Traylor cites that provision in his letter, and warns, “We reserve the right to refuse to cooperate on any resettlement on any grounds and, until further notice, will refuse to cooperate with resettlement of any Syrian refugees in Texas.”

“It’s a very disturbing effort by the state to coerce nonprofit organizations into ceasing the important services that they normally provide to vulnerable refugees to allow them to integrate into our community,” said Denise Gilman, director of the Immigration Law Clinic at the University of Texas School of Law.

“The agency is seeking to force nonprofits to join the governor’s misguided policies that discriminate on the basis of national origin,” Gilman said. “Most disappointing of all is that those harmed will be families who have fled unspeakable violence in Syria, who have undergone a lengthy and cumbersome process to ensure that they present no threat, and who desperately need protection and support to recover some stability in their lives here in the United States.”

That’s religious nonprofits that Abbott is trying to coerce. At a time when for-profit corporations have been granted the right to impose the religious beliefs of their owners on their employees and when plaintiffs in a lawsuit who happen to be pastors getting subpoenaed is taken as an assault on freedom on religion. Again, this is Greg Abbott exerting government power to influence what religious organizations can do. I’m at a loss for words here. Thankfully, Lisa Falkenberg was able to find a few.

On issues like birth control, abortion and gay marriage, conservative politicians routinely charge into the fray like moral warriors, vowing to protect the sacred constitutional right to religious liberty.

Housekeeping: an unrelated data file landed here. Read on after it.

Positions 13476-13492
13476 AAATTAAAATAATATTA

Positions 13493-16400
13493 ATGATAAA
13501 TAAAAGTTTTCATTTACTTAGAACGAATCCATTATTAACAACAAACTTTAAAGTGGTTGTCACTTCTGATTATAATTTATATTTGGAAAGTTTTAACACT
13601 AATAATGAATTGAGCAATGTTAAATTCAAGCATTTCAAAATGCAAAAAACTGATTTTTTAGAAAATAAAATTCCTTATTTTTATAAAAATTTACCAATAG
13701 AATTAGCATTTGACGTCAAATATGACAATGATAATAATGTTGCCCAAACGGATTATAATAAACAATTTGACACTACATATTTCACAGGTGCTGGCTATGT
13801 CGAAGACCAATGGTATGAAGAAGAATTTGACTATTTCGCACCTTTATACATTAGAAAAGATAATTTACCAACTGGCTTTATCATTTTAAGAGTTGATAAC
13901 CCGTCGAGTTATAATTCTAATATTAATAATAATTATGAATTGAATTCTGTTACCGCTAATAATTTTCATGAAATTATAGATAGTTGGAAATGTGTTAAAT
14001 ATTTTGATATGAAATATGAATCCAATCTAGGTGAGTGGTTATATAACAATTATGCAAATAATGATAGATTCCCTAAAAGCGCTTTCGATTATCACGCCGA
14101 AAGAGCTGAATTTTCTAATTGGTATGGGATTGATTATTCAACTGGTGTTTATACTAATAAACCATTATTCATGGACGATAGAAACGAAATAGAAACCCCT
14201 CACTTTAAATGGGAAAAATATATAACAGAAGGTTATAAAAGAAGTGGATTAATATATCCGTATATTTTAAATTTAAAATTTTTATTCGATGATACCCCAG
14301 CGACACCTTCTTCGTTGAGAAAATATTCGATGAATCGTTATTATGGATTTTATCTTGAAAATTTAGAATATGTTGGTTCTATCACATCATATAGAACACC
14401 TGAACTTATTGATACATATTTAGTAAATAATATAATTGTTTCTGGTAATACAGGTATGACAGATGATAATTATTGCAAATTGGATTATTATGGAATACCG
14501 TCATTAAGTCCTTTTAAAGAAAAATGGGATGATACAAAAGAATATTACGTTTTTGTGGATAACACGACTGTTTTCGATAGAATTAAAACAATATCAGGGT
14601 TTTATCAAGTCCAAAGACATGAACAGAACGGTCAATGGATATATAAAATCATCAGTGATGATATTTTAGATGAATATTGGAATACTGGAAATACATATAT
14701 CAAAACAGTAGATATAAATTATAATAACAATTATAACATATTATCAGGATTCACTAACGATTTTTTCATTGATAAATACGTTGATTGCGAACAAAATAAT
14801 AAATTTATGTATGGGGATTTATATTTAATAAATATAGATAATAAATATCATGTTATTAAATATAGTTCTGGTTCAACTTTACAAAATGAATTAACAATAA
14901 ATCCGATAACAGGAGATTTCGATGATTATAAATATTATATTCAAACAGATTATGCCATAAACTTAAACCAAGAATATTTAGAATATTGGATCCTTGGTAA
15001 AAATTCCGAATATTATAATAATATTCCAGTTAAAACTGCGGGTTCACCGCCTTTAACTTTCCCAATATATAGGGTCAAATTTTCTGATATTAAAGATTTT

Hobby Lobby. Kim Davis. They got your back.

But when it comes to a basic tenet of Christianity – caring for the stranger – the warriors have turned their swords against Scripture.

What would Jesus do, Greg? Feel free to ask a bishop if you need help with that.

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10 Responses to Now who’s messing with religious freedom?

  1. Bill Daniels says:

    The warriors were right about Hobby Lobby, but dead wrong about Kim Davis. In this instance, I think Abbot has a leg to stand on (no pun intended), as a public health issue. Remember the guy who brought Texas the ebola crisis? That was one guy, and look at what happened, and what could have happened. If we get even a few radicals with the refugees, look what could happen. Look what DID happen in Paris.

    Personally, I’d feel better if they were quarantined somewhere else, before resettling them here. And finally, would everyone be OK with deporting some illegal aliens to make room for these new refugees, who would be coming here legally? Would everyone be OK with putting some of our public (read: taxpayer funded) housing project residents out of those taxpayer funded apartments to make room for these refugees? If we were willing to do that, I’d be more inclined to support (literally and figuratively) taking some of the Syrian refugees.

  2. C.L. says:

    Let’s see… 100+ crazed bikers in Waco shooting up the joint, or a couple dozen hijab-clad widows settling in Temple/Belton/Waco/Killeen…, who’s the greater threat to the American way of life ?